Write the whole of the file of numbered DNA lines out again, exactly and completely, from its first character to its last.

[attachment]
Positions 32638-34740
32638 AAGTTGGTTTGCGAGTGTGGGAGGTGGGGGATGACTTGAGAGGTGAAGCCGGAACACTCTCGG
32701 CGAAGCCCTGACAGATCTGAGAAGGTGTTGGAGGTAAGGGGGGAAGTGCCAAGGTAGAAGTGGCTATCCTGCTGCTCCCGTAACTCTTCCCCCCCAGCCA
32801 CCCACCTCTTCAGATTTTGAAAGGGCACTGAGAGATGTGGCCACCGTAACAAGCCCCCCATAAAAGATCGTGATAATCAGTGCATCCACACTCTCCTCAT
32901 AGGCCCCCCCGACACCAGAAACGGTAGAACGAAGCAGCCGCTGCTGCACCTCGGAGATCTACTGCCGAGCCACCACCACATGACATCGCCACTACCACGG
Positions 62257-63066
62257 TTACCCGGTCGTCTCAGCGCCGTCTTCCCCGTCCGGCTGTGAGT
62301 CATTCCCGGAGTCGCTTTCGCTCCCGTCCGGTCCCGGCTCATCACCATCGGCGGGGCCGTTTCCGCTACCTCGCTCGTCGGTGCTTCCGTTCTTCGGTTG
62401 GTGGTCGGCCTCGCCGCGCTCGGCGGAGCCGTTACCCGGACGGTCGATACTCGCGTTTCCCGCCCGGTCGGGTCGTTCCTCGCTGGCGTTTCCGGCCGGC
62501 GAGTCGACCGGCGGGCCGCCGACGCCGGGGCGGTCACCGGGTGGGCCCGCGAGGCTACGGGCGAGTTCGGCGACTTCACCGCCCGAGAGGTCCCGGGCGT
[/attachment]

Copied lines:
Positions 32638-34740
32638 AAGTTGGTTTGCGAGTGTGGGAGGTGGGGGATGACTTGAGAGGTGAAGCCGGAACACTCTCGG
32701 CGAAGCCCTGACAGATCTGAGAAGGTGTTGGAGGTAAGGGGGGAAGTGCCAAGGTAGAAGTGGCTATCCTGCTGCTCCCGTAACTCTTCCCCCCCAGCCA
32801 CCCACCTCTTCAGATTTTGAAAGGGCACTGAGAGATGTGGCCACCGTAACAAGCCCCCCATAAAAGATCGTGATAATCAGTGCATCCACACTCTCCTCAT
32901 AGGCCCCCCCGACACCAGAAACGGTAGAACGAAGCAGCCGCTGCTGCACCTCGGAGATCTACTGCCGAGCCACCACCACATGACATCGCCACTACCACGG
Positions 62257-63066
62257 TTACCCGGTCGTCTCAGCGCCGTCTTCCCCGTCCGGCTGTGAGT
62301 CATTCCCGGAGTCGCTTTCGCTCCCGTCCGGTCCCGGCTCATCACCATCGGCGGGGCCGTTTCCGCTACCTCGCTCGTCGGTGCTTCCGTTCTTCGGTTG
62401 GTGGTCGGCCTCGCCGCGCTCGGCGGAGCCGTTACCCGGACGGTCGATACTCGCGTTTCCCGCCCGGTCGGGTCGTTCCTCGCTGGCGTTTCCGGCCGGC
62501 GAGTCGACCGGCGGGCCGCCGACGCCGGGGCGGTCACCGGGTGGGCCCGCGAGGCTACGGGCGAGTTCGGCGACTTCACCGCCCGAGAGGTCCCGGGCGT